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Pigeon John - conducted by Todd E. Jones  


Pigeon John's Pool Party Never Ends

November 2006

MVRemix: What have you been listening to lately?

Pigeon John: The new Sean Lennon record. Hello! He's royalty. He came from royal blood. He's the last one! It's a great record and all self-produced. It's called 'Friendly Fire'. It comes with a DVD with movies and stuff. It looks real expensive. There's also a bunch of crazy cameos too. Carrie Fisher is in it. You realize that this dude is freaking royalty for real. I would love to hear what people, in his genre, think when they press play. It's really dope stuff. It's simply intimidating. It makes me feel dumb. Anyone can do the whole retro thing, but he can do anything he wants. My personal opinion? You can do exactly what you want because where you come from. The style he did it was so simple and so completely modern. It's timeless stuff.

MVRemix: Last time we talked, you told me that you were working on a track with Count Bass D. What happened with that?

Pigeon John: Yeah, we finished it, but I don't know where or when it will come out.

MVRemix: Count Bass D's new album, 'Act Your Waist Size' is dope.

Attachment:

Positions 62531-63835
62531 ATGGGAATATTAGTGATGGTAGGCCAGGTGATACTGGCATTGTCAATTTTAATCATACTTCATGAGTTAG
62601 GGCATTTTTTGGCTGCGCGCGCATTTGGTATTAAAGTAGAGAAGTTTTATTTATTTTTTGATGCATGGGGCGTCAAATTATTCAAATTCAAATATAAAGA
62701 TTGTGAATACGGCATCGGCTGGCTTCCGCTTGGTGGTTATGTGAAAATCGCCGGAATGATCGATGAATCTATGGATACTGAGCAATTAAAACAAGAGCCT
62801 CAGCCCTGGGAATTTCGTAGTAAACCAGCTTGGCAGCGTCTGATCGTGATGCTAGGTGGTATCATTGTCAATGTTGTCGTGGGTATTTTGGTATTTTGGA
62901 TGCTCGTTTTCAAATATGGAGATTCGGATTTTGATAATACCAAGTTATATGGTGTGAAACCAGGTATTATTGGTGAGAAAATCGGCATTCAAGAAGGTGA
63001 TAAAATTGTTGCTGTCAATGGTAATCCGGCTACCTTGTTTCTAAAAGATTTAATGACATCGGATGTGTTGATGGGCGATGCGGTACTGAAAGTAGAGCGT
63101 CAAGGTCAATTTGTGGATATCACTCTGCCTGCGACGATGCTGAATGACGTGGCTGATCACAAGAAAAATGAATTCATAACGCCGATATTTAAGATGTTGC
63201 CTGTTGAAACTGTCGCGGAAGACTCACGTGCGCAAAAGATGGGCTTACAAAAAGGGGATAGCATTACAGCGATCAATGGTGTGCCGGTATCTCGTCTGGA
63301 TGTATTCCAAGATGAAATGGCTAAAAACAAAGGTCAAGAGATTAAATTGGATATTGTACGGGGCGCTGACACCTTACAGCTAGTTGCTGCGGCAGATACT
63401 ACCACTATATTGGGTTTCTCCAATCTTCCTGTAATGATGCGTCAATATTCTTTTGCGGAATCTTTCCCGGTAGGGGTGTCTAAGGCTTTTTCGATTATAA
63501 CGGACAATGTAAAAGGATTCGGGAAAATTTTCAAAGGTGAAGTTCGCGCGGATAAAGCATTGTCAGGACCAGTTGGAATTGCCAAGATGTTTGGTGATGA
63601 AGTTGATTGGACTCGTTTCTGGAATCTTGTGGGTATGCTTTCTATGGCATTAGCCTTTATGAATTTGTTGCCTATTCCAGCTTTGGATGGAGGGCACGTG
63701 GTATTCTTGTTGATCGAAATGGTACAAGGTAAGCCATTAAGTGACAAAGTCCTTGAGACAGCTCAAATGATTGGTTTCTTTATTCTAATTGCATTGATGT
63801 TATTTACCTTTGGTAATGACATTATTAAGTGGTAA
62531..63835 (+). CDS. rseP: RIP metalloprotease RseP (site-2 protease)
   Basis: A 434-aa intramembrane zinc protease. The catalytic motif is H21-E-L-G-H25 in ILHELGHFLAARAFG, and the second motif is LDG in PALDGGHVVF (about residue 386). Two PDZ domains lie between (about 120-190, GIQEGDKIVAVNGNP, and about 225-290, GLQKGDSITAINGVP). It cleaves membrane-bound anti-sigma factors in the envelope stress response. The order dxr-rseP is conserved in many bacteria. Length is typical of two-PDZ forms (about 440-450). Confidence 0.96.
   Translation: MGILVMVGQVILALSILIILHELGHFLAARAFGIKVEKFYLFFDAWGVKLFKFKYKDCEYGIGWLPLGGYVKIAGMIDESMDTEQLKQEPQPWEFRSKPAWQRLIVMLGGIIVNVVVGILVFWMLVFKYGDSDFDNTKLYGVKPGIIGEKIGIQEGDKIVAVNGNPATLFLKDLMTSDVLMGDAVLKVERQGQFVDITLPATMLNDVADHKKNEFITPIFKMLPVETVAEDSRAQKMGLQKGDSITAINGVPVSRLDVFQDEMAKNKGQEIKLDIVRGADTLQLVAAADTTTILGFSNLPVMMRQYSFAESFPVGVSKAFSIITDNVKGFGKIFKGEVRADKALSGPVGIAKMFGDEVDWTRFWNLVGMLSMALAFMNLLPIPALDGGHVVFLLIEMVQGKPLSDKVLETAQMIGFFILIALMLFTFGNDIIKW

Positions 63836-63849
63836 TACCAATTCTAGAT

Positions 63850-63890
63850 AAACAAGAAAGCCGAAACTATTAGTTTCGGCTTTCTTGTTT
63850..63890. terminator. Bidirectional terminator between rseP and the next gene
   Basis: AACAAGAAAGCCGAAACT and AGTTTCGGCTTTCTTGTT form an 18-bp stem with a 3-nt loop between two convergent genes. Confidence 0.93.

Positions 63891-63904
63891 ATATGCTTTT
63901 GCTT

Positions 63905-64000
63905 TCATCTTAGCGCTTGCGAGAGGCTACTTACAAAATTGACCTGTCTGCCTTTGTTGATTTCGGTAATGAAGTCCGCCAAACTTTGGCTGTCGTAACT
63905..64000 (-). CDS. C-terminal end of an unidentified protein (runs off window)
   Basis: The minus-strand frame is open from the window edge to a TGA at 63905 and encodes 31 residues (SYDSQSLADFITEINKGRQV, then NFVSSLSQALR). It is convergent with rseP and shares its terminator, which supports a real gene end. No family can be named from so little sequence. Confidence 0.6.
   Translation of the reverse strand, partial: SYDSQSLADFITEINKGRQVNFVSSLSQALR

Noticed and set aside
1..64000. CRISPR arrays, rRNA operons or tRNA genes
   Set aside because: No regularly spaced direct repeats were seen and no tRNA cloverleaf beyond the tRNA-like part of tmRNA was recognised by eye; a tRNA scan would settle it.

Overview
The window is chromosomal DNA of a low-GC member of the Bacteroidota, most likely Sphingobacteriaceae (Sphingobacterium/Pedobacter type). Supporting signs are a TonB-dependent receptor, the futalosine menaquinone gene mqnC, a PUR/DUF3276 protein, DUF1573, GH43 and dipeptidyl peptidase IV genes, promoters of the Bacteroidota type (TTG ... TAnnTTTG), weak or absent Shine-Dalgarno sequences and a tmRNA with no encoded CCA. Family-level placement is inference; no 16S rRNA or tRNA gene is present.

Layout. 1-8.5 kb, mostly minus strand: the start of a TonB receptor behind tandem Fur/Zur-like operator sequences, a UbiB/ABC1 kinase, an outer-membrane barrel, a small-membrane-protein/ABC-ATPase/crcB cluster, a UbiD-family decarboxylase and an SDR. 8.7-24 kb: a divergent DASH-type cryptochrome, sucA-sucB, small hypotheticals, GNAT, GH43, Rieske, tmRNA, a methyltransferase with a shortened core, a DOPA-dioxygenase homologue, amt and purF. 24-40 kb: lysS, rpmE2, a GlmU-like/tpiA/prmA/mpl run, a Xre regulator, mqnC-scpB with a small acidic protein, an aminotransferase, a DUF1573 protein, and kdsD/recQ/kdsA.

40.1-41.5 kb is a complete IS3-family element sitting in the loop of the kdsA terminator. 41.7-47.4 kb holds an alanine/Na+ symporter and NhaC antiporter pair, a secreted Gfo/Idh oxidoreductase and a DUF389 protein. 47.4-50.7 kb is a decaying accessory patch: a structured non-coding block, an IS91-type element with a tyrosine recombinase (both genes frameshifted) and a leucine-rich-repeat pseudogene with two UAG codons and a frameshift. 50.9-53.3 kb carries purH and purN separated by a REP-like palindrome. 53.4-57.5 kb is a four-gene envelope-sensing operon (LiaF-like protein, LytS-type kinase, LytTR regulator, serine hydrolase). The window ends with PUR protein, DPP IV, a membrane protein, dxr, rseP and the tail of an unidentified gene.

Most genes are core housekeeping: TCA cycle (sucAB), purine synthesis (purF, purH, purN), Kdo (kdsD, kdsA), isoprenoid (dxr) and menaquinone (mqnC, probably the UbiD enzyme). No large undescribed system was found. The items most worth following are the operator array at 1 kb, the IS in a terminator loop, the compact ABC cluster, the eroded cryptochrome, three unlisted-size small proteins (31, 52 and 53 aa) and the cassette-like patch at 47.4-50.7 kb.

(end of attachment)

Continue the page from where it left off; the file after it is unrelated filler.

Pigeon John: Who knows if it made that record? We did a song called, 'Leaning'. It was a hymn song with singing on it called, 'Leaning'. His new album is called, 'Act Your Waist Size'?

MVRemix: Yeah, actually, there aren't many guests. The only one I can remember is Van Hunt.

Pigeon John: Oh, wow!

MVRemix: Do you still talk to your old group, L.A. Symphony?

Pigeon John: Yeah. I don't talk to them that often, but once in a while, I do. It just seems that the times are changing, dude. Times are changing. They are doing their own things and they have their own life decisions and stuff. I definitely keep in touch with them. There are just different mind states. I really that was what happened.

MVRemix: On the song, 'Power, Money And Influence' from Guru's 'Version 7.0: The Street Scriptures' album, Talib Kweli remarks that Pro-Tools made producers lazy. Do you agree?